Donald Trump Says Coronavirus Will Go Away Without Vaccine Because Of ‘Herd Mentality’

U.S. President Donald Trump answers questions while departing the White House on October 03, 2019 in Washington, DC.
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Donald Trump reaffirmed his opinion that the novel coronavirus will fade away on its own with or without a vaccine because of “herd mentality.”

As a video from ABC posted to Twitter shows, the president appeared to be referring to the controversial strategy of dealing with the pandemic through herd immunity.

Trump was speaking with George Stephanopoulos at an ABC town hall Tuesday when he addressed his past comments about COVID-19.

“It would go away without the vaccine,” Trump said.

He went on to say that with an inoculation, the disease would go away more quickly, but it would fade away on its own regardless.

“Over a period of time, sure, with time, it goes away and you’ll develop, you’ll develop like a herd mentality — it’s going to be herd-developed, and that’s going to happen. That will all happen,” he said.

Herd immunity happens when enough people in a population become immune to a disease, whether that is through inoculation or exposure to the virus naturally.

In theory, a community could develop herd immunity by allowing younger and healthier people to be exposed and infected with the disease while protecting those who are more at risk, such as the elderly or immunocompromised.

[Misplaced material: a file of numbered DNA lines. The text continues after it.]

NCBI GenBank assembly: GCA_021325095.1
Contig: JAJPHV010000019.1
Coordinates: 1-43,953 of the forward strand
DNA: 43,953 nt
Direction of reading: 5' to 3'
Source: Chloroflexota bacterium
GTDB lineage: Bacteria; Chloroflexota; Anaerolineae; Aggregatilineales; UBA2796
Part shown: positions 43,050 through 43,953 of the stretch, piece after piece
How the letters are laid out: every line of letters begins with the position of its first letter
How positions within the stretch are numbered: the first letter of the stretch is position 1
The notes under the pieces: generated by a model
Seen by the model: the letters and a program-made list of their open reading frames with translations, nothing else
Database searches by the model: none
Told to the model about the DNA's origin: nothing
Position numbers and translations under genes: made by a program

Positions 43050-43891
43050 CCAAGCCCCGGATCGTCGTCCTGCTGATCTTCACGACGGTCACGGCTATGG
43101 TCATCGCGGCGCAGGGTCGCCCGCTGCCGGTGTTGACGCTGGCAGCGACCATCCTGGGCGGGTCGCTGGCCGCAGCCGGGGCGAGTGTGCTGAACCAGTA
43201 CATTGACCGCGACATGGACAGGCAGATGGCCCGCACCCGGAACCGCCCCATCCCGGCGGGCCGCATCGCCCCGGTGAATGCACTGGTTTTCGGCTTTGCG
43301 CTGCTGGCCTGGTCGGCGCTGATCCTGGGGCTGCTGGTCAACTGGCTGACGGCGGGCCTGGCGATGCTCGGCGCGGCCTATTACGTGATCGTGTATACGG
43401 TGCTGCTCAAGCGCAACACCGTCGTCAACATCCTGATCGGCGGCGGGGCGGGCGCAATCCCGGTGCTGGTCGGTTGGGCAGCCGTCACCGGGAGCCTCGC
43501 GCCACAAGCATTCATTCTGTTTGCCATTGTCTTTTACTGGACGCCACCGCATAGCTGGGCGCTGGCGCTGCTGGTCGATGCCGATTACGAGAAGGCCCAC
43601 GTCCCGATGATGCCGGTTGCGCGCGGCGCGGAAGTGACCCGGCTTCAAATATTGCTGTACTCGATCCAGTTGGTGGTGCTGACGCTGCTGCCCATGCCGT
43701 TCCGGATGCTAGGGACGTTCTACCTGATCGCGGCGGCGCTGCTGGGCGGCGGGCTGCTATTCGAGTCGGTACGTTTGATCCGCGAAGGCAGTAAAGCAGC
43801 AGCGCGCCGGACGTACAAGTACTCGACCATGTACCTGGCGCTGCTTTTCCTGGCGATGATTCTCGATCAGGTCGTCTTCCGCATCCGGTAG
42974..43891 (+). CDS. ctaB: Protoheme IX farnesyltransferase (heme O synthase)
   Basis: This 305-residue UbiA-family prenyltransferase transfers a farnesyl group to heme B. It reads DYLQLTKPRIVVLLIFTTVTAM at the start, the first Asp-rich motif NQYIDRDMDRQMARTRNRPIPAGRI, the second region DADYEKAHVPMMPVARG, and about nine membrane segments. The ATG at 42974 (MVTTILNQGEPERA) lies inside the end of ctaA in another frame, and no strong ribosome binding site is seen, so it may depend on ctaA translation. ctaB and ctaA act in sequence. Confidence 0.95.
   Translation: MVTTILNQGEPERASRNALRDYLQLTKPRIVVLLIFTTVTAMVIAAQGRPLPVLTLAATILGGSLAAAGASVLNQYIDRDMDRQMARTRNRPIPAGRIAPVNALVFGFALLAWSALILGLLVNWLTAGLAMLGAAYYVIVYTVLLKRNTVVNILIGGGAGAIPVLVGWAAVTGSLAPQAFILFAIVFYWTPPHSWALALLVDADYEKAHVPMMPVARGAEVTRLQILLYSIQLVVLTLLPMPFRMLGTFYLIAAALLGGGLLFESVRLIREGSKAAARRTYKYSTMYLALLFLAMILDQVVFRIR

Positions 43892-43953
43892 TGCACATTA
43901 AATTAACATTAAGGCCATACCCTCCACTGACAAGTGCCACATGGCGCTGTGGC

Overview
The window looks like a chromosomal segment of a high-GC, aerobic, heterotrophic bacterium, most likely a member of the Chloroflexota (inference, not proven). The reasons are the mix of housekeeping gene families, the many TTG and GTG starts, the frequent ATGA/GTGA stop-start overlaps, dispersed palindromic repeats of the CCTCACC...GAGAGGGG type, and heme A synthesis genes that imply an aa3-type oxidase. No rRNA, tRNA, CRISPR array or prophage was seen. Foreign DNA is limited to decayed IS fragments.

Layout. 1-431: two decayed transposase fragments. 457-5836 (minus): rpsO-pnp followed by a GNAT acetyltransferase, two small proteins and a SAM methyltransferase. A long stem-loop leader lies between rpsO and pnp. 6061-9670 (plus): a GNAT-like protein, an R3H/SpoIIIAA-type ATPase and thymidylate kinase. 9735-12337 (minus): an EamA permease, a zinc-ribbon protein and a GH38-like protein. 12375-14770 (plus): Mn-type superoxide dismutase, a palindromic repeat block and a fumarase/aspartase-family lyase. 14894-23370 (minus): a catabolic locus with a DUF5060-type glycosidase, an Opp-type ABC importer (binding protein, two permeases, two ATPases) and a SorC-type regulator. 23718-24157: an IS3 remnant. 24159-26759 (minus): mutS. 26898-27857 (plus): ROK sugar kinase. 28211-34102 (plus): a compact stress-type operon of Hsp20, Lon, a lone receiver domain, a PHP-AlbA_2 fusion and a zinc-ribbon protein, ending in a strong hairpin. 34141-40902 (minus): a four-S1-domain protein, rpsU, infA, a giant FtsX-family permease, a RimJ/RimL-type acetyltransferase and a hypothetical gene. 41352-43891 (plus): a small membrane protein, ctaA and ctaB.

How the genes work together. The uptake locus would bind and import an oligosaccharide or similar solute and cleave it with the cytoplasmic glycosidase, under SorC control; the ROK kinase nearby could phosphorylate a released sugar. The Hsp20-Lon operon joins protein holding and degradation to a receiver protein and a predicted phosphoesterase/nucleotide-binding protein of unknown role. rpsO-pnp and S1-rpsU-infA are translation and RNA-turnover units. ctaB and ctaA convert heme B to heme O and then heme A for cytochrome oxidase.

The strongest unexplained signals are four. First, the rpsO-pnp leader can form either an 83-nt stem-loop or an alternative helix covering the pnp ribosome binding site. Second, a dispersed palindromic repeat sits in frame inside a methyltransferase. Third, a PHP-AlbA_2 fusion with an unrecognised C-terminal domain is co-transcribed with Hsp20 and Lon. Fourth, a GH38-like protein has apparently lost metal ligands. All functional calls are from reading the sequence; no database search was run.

Many health experts have cautioned against such a strategy, which they say could result in a high number of deaths.

He also told Stephanopoulos he believed the country was nearing the end of its experience with the virus.

“I really believe we’re rounding the corner,” Trump said.

Some health experts have pushed back on the idea that the U.S. is heading into the final stages of the pandemic, including Dr. Anthony Fauci, the country’s leading immunologist.

Anthony Fauci, director of the National Institute of Allergy and Infectious Diseases, speaks alongside U.S. President Donald Trump at a press briefing with members of the White House Coronavirus Task Force on April 5, 2020 in Washington, DC. On Friday, the Centers for Disease Control and Prevention issued a recommendation that all Americans should wear masks or cloth face coverings in public settings.
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He re-asserted his administration handled the situation appropriately and added a vaccine could be ready within weeks. Fauci has suggested the end of the year is a more realistic timeline.

Trump also pushed back on the idea that he made a decision to downplay the virus early on, saying he didn’t want to mislead the public, but he also wanted to ensure people wouldn’t panic.

As The Inquisitr previously reported, Trump participated in a series of recorded interviews with legendary reporter Bob Woodward during which he admitted he knew how deadly COVID-19 could be as early as January. He said that instead of telling the public about the situation, he chose to downplay its seriousness in order to not panic the public.